• I think he is more talking about the hypocrisy of the US courts being ok with violent imagery and minors, but any hint of sexuality is a show-stopper. Best illustrated by his comments about the disembowelling being fine, but it would be banned if there was any hint of a nipple-slip to paraphrase.

    • Agreed. At least here in Australia, while lacking in anything above a 15 rating, actually judges games fairly. CERO and BBFC are the same; Only the US has this hypocracy. Stewart has a fair point.

  • The only part i agree with Americans on, at least from my perception of the bill, is that, it was picking on video games. Why should it not be illegal for an unsupervised child to buy something restricted outside their age. If a parent decides to allow it, thats their choice, but no, they should not be allowed to walk in and purchase it on their own. If I need ID to see an M rated movie, then i should need it to buy an M rated game.

    That’s where it falls differently with his showthan the example you use about a 17 yr old watching it(which i don’t know the rating of, i guess R since you used 17 yr old?). Children should be allowed to watch it supervised, sure television would be harder to enforce, but the fact remains that there really isn’t anything wrong with restricting the sale of items, based on their age restrictions.

  • I think there’s a huuuge line between saying/admitting children shouldn’t play games like Mortal Kombat (they shouldn’t. At all. Heck, I can’t stomach it, cause I’m a softy), and making it a criminal offence for selling it to them.

    Games are clearly marked, and in the day of internet and YouTube it is easier than ever for any parent worth their salt to look into the kind of games their children are talking about and decide for themselves if they think they’re mature enough to play them.

    No way a kid should play Mortal Kombat, and a store deciding not to sell it to one is a-ok, but it sure as fudge shouldn’t be *illegal* enforced by prosecution to sell it.

  • Hold on, isn’t this the exact same position we’re taking with our R rating? You’re saying you support the sale of that sort of game to minors?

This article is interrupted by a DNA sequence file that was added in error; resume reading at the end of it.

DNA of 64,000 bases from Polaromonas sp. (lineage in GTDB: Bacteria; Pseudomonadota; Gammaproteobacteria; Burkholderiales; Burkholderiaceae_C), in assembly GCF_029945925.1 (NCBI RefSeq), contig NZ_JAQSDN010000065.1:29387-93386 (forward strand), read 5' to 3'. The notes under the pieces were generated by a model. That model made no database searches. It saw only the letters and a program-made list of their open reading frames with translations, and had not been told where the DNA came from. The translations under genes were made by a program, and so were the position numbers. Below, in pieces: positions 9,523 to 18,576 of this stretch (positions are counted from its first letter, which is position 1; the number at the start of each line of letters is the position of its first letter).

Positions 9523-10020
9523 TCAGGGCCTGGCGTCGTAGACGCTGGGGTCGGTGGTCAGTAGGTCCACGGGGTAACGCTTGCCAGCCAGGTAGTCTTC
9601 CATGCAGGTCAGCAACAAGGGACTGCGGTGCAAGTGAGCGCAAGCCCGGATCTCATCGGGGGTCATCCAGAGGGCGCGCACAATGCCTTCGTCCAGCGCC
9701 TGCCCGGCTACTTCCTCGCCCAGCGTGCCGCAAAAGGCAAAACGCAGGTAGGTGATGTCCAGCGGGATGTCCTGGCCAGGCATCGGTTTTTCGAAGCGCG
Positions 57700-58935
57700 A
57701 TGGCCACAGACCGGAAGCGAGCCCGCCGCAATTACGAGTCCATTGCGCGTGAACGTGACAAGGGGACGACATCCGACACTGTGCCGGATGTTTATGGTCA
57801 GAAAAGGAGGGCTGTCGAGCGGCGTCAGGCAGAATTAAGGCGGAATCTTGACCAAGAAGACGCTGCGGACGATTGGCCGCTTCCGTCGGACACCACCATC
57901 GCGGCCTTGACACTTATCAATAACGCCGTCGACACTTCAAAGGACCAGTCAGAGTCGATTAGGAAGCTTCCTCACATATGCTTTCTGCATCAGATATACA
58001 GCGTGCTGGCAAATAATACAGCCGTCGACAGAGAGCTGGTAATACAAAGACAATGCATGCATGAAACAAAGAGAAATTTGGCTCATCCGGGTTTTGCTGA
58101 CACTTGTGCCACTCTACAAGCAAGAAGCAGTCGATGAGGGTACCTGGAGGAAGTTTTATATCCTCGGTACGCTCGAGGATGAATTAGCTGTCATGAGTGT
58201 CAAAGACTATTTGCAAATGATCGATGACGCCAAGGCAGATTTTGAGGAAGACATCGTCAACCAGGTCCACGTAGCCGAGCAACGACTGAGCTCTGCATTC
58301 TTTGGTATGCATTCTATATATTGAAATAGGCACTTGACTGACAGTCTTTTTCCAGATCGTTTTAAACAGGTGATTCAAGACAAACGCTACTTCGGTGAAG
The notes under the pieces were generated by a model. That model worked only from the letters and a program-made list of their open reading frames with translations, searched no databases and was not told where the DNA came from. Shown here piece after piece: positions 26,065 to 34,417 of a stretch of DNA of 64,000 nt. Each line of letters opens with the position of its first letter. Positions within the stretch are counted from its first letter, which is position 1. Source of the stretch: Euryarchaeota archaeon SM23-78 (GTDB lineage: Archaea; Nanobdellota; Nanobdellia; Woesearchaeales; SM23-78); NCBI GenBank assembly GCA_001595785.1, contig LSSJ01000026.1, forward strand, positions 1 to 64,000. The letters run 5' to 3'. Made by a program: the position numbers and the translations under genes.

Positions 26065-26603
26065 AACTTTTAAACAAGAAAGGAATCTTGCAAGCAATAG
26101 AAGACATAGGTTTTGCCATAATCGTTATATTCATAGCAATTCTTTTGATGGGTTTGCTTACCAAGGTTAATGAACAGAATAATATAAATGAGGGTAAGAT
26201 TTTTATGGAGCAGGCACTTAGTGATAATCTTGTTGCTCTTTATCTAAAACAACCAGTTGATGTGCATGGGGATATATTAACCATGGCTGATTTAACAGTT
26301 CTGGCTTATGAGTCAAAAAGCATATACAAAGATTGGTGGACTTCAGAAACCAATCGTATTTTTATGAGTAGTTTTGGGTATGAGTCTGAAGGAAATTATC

Uhh.. what?

  • A well made good point by Stewart. You’re wrong, and in any case I don’t think that game should be sold to minors, do you?

  • Brian Crecente fumbles the ball on his take down of the Daily Show’s opinion that violent video games should be restricted to adults, forgetting that John Stewart’s show is restricted under the same laws.

  • Jon didn’t quite get what the decision itself was all about. Nobody wants kids to be able to buy games that are not appropriate for them. That wasn’t the issue.

    The issue was whether or not Video Games could be protected by the Constitution or not. If not, then the U.S. Government could declare some of them illegal or censor the shit out of them… literally 😛

    Luckily, they found that Video Games *are* covered under the Constitution and therefore cannot(shouldn’t anyways) be controlled by the government.

    The “selling it to minors” issue was something brought up in a political move to try and turn it into a moral “protect the children” issue as opposed to a free speech issue. It was all very annoying. Keeping Mortal Kombat out of a kids’ hands is the responsibility of the Parent and the Retailers. Also, the Ratings Board, who is responsible for accurately and clearly rating the games so the Parents and Retailers can do their jobs more effectively.

    If Parents fail, then Parents fail. That’s not what was under trial.